Me and Earl and The Dying Girl
I’m a huge YA fiction fan and this one is unlike any other I’ve read. It’s told from the point-of-view of an awkward 17-year-old boy living in Pittsburg where his main goal in life is to fly under the radar as to not get on anyone’s bad side. A pretty noble goal, if you ask me. His mother forces him to befriend an acquaintance who was just diagnosed with cancer and he doesn’t develop a newfound appreciation for the gift of life, or at least he thinks he doesn’t.
“My point is: This book contains precisely zero Important Life Lessons, or Little-Known Facts About Love, or sappy tear-jerking Moments When We Knew We Had Left Our Childhood Behind for Good, or whatever. And, unlike most books in which a girl gets cancer, there are definitely no sugary paradoxical single-sentence-paragraphs that you’re supposed to think are deep because they’re in italics…Barf. Forget it.”
I appreciated this atypical approach to death and cancer.
The self-deprecating humor was my favorite part; it was relatable and surprisingly refreshing.
“I want to eat a power tool.” YES. I’ve felt that before. The petrifying awkwardness that accompanies much of your high school years is something everyone can reminisce on and that made the characters all the more real to me.
‘That is one less guy I have to compete with for the most succulent boobs in the Boob Competition that is high school.”
“The cafeteria is chaos. First of all, it’s in a perpetual state of low-level food fight. It’s rarely violent enough for the security guards to get involved, but at any given time, someone is attempting to whip a piece of food or condiment at someone else from close range, and half of the time they miss and hit someone else in a different part of the cafeteria. So it’s like one of the more chill battles of World War II.”
For a book about a dying girl, it was light and remarkably funny.
Dear Elizabeth: A Play in Letters from Elizabeth Bishop to Robert Lowell and Back Again
Sarah Ruhl is one of my favorite playwrights. Her work challenges what contemporary theater can be and her work continuously mesmerizes me. Her approach to theatre and storytelling is, in a word, beautiful.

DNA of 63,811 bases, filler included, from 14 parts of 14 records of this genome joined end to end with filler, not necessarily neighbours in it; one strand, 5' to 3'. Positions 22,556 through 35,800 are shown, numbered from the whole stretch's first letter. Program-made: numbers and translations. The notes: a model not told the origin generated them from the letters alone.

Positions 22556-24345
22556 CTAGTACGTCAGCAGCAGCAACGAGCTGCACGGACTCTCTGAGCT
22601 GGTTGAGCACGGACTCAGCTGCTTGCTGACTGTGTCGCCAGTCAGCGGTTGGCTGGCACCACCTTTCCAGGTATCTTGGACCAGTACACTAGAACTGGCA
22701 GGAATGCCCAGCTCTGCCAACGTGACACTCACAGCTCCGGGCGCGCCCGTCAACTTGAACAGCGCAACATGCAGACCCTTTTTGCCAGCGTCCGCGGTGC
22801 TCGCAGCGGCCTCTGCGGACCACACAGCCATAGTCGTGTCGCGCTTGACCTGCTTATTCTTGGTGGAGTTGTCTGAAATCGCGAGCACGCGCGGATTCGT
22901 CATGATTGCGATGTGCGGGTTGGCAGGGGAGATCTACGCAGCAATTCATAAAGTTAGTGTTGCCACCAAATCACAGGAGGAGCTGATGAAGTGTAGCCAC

I’m working as a dramaturg for a production of Ruhl’s Orlando based on the Virginia Woolf novel of the same name and thought this would be an interesting piece of supplemental research.
The entire play is composed of letters between the two, who share a deep intimate friendship over the course of many years. Their conversations are casual and inviting, speaking volumes to each other without saying much at all. Their relationship feels inevitable, but never in an uninteresting or concrete way and I would LOVE to put this script on it’s play.
The Lovely Bones
My February pick was stolen right from the theme description. An unexpected beginning. I definitely didn’t have any clue what I was in for. That opening chapter made my throat dry.
I enjoyed that way that I could have an unusual insight into the people who had died and that went into the investigation. Especially being the avid SVU fan that I am, it was a captivating read.
The most uncomfortable thing about the book was that it made me confront my own morality which at 24, makes me want to throw up more than it inspires me to “live life to the fullest.”
The chapters where she talks about Harvey made me angry. Like she was trying to get me to empathize with and understand his actions and I definitely didn’t want to.
It wasn’t knockout amazing, but it was full of characters who are beautifully flawed humans dealing with their grief and that was enough.